Mr Prescott was still buzzing on the bus afterwards. What had been the purpose of the visit? "For me to get pies." What was the Tory majority in Welwyn? "About a 5.8 per cent swing." He leaned across the conference table installed at the back: "I've got a personality that people like to meet... You're exploiting an image they've seen on TV. People meet you, then they go to their pub or club and tell other people about it."
Mr Prescott may do more than 5,000 miles in his bus between now and 1 May. "I can sleep anywhere," he said, as it pulled on to the main road with a gentle rolling motion, like one of the ships he once served on in a light sea. The bus used to belong to Paul Weller, a socialist rock musician; now it has been segmented for politics: mobile phone holders at the front, powerpoints for laptops in the middle, desks and curtains for privacy at the rear. The name was Mr Prescott's idea. He opened his diary to show off his jottings. "Vote Catcher" and "Road Runner" had not made the grade.
Observers of the Labour Party's internal politics might have other suggestions. Sending Mr Prescott to the provinces, it has been said, may be as much a means of sidelining his charms as promoting them. Last Tuesday, he denied this: "I don't not do anything I want to do... My press people are in Walworth Road, at the press conferences. They tell me what's gone on." But could he be both a policy influence and "a personality"? Mr Prescott mentioned Denis Healey. "I would not like people to think I'm just a nice man." The flat fields of Bedfordshire drifted by. "I want to see if I can become the kind of minister people remember. Or whatever Tony wants me to be."
The next day, Mr Prescott's personality was not quite enough. Luton airport was cold and nearly empty. He began bouncily, making the security guards laugh by the main gate, but once inside the terminal's hard bright spaces Mr Prescott's energy seemed to dissipate. There was no din to plunge into, no mess of humanity to handshake and backslap, just check-out desks and the odd traveller in a hurry or a trance. When Mr Prescott approached one, the man asked whether Labour would permit over-mighty trade unions. "That's all scare rubbish," said the deputy leader, and moved quickly on. The next man wanted a comment on Northern Ireland. Mr Prescott offered justifiable criticism of the Government's closeness to the Unionists - except that two IRA bombs had exploded that morning. The Conservatives were passing around Prescott's quote within hours.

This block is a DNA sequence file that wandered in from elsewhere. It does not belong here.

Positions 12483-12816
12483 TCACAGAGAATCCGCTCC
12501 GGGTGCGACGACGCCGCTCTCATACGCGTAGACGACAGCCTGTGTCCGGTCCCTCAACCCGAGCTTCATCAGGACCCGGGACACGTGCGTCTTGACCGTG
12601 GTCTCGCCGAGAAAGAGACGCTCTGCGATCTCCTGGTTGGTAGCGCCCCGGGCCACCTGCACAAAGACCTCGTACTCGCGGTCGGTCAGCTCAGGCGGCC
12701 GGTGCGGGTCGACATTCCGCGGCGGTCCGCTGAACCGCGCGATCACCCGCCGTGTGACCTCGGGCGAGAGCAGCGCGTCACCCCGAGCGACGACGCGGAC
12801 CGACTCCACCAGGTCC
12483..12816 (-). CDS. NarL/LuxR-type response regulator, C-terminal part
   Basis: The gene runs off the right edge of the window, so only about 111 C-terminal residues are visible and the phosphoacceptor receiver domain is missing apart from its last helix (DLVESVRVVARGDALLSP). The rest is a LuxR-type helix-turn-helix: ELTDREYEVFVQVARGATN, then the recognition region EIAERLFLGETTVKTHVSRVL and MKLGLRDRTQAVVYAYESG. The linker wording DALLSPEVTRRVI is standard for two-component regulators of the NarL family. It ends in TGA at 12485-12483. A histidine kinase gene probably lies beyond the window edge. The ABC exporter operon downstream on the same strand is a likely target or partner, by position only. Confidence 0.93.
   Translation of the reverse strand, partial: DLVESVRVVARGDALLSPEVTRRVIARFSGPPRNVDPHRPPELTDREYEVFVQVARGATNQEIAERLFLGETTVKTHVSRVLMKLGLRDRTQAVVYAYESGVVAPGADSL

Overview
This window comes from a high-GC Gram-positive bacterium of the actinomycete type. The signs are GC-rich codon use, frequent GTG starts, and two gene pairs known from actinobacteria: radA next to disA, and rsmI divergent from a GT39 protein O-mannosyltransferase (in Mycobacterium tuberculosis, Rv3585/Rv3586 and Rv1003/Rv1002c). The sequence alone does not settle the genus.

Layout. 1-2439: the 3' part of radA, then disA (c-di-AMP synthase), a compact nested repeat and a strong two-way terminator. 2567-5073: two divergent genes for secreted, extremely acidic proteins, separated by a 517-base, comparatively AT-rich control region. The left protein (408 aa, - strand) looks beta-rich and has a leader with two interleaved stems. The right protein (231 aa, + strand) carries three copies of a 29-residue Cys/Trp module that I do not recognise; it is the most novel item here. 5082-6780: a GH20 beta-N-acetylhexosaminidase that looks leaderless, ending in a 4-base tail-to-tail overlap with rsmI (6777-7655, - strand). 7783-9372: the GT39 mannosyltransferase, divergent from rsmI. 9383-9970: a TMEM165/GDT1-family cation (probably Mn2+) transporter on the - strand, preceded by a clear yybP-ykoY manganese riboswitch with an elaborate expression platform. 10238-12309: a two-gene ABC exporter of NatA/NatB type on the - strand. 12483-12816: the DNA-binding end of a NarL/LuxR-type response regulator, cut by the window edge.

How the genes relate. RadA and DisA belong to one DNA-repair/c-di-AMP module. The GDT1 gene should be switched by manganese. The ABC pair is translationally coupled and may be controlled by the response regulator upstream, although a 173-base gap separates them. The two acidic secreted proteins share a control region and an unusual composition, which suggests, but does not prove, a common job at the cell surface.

He was late to Lincoln for his next public appointment. More journalists were waiting this time, with questions about gaffes and re-briefings on Ulster from London. Mr Prescott walked into his next community centre with eyebrows down and a trace of his harassed grin from the airport. His minders seemed to be shepherding, not restraining. He spoke without fire.
But it did not matter. Mr Prescott saved the evening, in the end, by simply saying "Vote Labour". Two decades of waiting crashed around the hall as applause. On the chilly pavement outside an elderly lady said, "He's super. Better than Blair. A working man." Her voice was sure. "We'll be putting a poster up."
And on the bus, after he had brushed away the gaffe questions, Mr Prescott had the chance of a small reward. On the food shelf, between austere portions of roast vegetable salad and filled ciabatta, there were three Tupperware containers, labelled "Cakes". The slices inside were thick sponge, shrink- wrapped and heavy with cream.Reuse content